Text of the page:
As we know, some of those in the crowd, who were being addressed in their native languages (they could understand what the disciples were preaching because it was their language),  were amazed and perplexed, saying to one another, “What does this mean?” Others simply thought they were drunk – this is all just a big joke.  And so Peter stands and addresses the crowd to say “this is what the prophet Joel promised:

2:17 ‘In the last days it will be, God declares, that I will pour out my Spirit upon all flesh, and your sons and your daughters shall prophesy, and your young men shall see visions, and your old men shall dream dreams.
2:18 … in those days I will pour out my Spirit; and they shall prophesy.

So, apart from having this divine experience of speaking in other languages and prophesy, what does it mean for the Church today to have an outpouring of the Spirit?  If we have a quick look at 1 Corinthians 12, which we read earlier this morning, we can see:

To each is given the manifestation of the Spirit for the common good:

  1. There are many gifts and many services, but they all come from the same Spirit;
  2. There are many activities, but they are all lead by God;
  3. Some get wisdom
  4. Some get knowledge
  5. Some get faith
  6. Others get healing
  7. Working of miracles
  8. Prophecy
  9. Discernment of Spirits
  10. Speaking in tongues
  11. interpretation of tongues

But the most important thing to remember is:

12:11 All these are activated by one and the same Spirit, who allots to each one individually just as the Spirit chooses.
12:12 For just as the body is one and has many members, and all the members of the body, though many, are one body, so it is with Christ.

As a Church, each member has different gifts and strengths – but we need to be pulling together and working together towards one vision and one goal.

They say that there was a man called Louie,  and he was shipwrecked on a desert island.  Finally, after many years, he was rescued.  Now, before leaving the island, he gave the rescue party a tour:
“I built myself a house. That’s it there. Here’s the barn, and over here is the church I worshiped in.”
“What’s that building over there?” one of the rescuers asked.
Louie sneered. “That’s the church I used to belong to.”

It seems to be human nature to be divided and pulling different ways, and it takes a lot of effort to leave to one side our pride and our prejudices, the need to be right and the desire to have control, and put everything under the control of the Holy Spirit, so that as a Church we all pull in the same direction towards a common goal: Divine Will, rather than our personal agendas.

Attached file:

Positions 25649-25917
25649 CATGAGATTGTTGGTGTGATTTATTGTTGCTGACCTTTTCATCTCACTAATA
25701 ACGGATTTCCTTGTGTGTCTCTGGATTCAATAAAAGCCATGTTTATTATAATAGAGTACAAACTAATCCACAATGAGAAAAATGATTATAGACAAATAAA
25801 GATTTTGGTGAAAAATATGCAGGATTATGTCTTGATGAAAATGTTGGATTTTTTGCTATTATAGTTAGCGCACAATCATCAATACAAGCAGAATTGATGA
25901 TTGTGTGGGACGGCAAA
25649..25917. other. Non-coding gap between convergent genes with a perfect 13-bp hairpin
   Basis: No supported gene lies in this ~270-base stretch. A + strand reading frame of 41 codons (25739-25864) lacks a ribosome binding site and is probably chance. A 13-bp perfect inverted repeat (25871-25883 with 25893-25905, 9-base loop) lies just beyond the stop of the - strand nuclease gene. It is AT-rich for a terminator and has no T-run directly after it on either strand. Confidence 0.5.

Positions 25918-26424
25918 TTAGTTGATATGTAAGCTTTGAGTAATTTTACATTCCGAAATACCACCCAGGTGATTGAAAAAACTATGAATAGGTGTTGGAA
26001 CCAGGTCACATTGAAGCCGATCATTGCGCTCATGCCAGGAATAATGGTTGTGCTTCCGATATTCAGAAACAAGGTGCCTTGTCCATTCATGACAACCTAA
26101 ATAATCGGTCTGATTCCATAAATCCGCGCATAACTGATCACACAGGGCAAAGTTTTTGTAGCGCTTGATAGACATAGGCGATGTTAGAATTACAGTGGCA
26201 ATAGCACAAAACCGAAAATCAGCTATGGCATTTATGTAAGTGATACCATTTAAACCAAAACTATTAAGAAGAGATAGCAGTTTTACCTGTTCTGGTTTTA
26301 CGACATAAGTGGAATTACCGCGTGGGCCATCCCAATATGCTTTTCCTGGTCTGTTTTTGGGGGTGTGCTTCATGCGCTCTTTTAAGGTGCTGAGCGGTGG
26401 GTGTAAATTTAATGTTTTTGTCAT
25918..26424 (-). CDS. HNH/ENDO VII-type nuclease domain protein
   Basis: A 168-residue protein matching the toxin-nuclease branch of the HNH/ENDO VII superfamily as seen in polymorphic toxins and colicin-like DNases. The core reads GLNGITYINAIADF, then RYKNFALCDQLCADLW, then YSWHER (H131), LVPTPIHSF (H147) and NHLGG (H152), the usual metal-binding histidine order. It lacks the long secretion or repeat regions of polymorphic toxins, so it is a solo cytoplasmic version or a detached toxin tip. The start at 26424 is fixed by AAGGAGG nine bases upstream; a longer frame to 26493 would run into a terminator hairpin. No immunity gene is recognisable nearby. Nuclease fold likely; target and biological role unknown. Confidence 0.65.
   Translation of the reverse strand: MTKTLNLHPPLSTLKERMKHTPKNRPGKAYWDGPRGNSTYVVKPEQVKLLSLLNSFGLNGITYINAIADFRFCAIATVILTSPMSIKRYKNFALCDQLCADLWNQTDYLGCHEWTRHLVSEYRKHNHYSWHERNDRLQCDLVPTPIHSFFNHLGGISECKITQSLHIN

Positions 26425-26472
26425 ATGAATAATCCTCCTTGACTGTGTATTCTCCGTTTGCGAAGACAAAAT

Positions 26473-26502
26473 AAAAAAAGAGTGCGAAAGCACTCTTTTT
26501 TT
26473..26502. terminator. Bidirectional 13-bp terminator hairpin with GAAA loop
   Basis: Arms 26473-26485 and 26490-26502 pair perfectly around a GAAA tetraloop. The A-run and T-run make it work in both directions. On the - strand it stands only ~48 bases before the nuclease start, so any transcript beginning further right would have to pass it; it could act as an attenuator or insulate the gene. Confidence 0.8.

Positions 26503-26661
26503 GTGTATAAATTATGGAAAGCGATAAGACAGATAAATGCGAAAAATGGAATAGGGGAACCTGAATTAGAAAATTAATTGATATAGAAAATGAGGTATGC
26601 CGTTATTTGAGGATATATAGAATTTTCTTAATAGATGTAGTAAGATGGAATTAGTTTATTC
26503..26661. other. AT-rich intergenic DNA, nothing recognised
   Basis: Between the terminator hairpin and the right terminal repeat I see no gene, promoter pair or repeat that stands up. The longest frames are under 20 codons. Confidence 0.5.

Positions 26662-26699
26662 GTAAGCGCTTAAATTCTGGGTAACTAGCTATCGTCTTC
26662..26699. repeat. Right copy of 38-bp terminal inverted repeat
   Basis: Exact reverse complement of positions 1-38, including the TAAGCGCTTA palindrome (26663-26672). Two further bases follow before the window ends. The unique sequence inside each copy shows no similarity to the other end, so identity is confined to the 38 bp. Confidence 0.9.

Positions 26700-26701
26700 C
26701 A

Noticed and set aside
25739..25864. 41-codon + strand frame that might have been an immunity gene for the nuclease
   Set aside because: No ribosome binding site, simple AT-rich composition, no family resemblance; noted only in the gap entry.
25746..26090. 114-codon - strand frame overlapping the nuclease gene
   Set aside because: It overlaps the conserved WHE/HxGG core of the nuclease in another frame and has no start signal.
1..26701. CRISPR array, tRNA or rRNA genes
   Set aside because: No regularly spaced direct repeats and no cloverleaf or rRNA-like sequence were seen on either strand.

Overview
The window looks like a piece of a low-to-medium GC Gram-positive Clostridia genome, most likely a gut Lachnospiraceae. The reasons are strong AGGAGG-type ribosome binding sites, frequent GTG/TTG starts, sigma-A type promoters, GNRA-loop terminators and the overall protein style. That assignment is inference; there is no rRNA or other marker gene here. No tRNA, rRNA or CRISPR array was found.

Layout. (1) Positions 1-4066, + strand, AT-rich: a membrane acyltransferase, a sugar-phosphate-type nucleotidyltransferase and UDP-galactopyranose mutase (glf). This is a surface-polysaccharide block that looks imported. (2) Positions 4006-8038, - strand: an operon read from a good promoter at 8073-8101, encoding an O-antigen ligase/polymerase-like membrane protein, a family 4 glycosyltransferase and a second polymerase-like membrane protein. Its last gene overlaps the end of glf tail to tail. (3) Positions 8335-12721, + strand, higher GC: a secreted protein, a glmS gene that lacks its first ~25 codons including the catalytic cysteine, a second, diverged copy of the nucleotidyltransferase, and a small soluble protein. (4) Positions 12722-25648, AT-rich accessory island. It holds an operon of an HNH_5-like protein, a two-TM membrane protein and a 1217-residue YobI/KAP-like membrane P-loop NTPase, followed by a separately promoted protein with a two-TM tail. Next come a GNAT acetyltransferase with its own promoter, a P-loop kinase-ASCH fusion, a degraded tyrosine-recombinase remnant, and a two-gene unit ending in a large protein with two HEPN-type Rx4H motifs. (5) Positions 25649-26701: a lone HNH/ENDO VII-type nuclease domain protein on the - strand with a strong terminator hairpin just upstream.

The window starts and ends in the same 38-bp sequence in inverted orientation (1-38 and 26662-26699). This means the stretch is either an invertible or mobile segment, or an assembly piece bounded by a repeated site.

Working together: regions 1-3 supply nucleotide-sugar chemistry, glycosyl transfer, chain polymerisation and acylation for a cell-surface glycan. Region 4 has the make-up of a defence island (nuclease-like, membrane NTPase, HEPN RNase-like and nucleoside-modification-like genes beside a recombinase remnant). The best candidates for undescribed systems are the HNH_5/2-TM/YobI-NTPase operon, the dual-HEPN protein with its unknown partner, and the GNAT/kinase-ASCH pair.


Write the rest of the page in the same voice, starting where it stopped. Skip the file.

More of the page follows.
This morning, as we invite the Holy Spirit to flood this church once again with presence and power, I invite all of you to take a moment to put aside “ego” and “self” and to ask God for Divine Will and Divine appointment to take place in this Church, that we grow as God would have us grow.

Sermon: Oneness

I am in my Father, and you are in me, and I am in you…

JOHN 14:15-21 (ESV)

Jesus Promises the Holy Spirit
15 “If you love me, you will keep my commandments. 16 And I will ask the Father, and he will give you another Helper,[a] to be with you forever, 17 even the Spirit of truth, whom the world cannot receive, because it neither sees him nor knows him. You know him, for he dwells with you and will be[b] in you.

18 “I will not leave you as orphans; I will come to you. 19 Yet a little while and the world will see me no more, but you will see me. Because I live, you also will live. 20 In that day you will know that I am in my Father, and you in me, and I in you. 21 Whoever has my commandments and keeps them, he it is who loves me. And he who loves me will be loved by my Father, and I will love him and manifest myself to him.”

Good morning,

Two weeks ago we spoke about “the Good Shepherd“, and how we have protection, guidance, purpose, security, blessing, and healing every single day.  During this, we spoke about the Omni-Presence of God in all of life:  I AM the way, the truth and the life.  It is the breath of life that we breath each moment of every day.

Last week, María de Lourdes spoke to us about 1 Corinthians 13, and the love that we need to have in our lives.  More particularly, she spoke about how one of the translations for 1 Corinthians 13 is not whether we “have” love, but rather “I am” or “being” love.  So verses one to three of 1 Corinthians changed from:

If I speak in the tongues of men and of angels, but have not love, I am a noisy gong or a clanging cymbal. And if I have prophetic powers, and understand all mysteries and all knowledge, and if I have all faith, so as to remove mountains, but have not love, I am nothing. If I give away all I have, and if I deliver up my body to be burned,[a] but have not love, I gain nothing.

and became:

If I speak in the tongues of men and of angels, but I am not love, I am a noisy gong or a clanging cymbal. And if I have prophetic powers, and understand all mysteries and all knowledge, and if I have all faith, so as to remove mountains, but I am not love, I am nothing. If I give away all I have, and if I deliver up my body to be burned,[a] but I am not love, I gain nothing.

And so today, in John 14, verse 15 we read:

“If you love me, you will keep my commandments.”

Which commandments, well, quite simply the most important two that Jesus identifies, which sum up all of the prophets and the law:

“Thou shalt love the Lord thy God with all thy heart, and with all thy soul, and with all thy mind. This is the first and great commandment. And the second is like unto it, Thou shalt love thy neighbour as thyself.
On these two commandments hang all the law and the prophets.”

This reminds me a little bit of the safety briefing you receive when you are sitting on the airplane, waiting to take off.

In the event of sudden loss of cabin pressure individual oxygen masks will automatically drop from the panel above your head.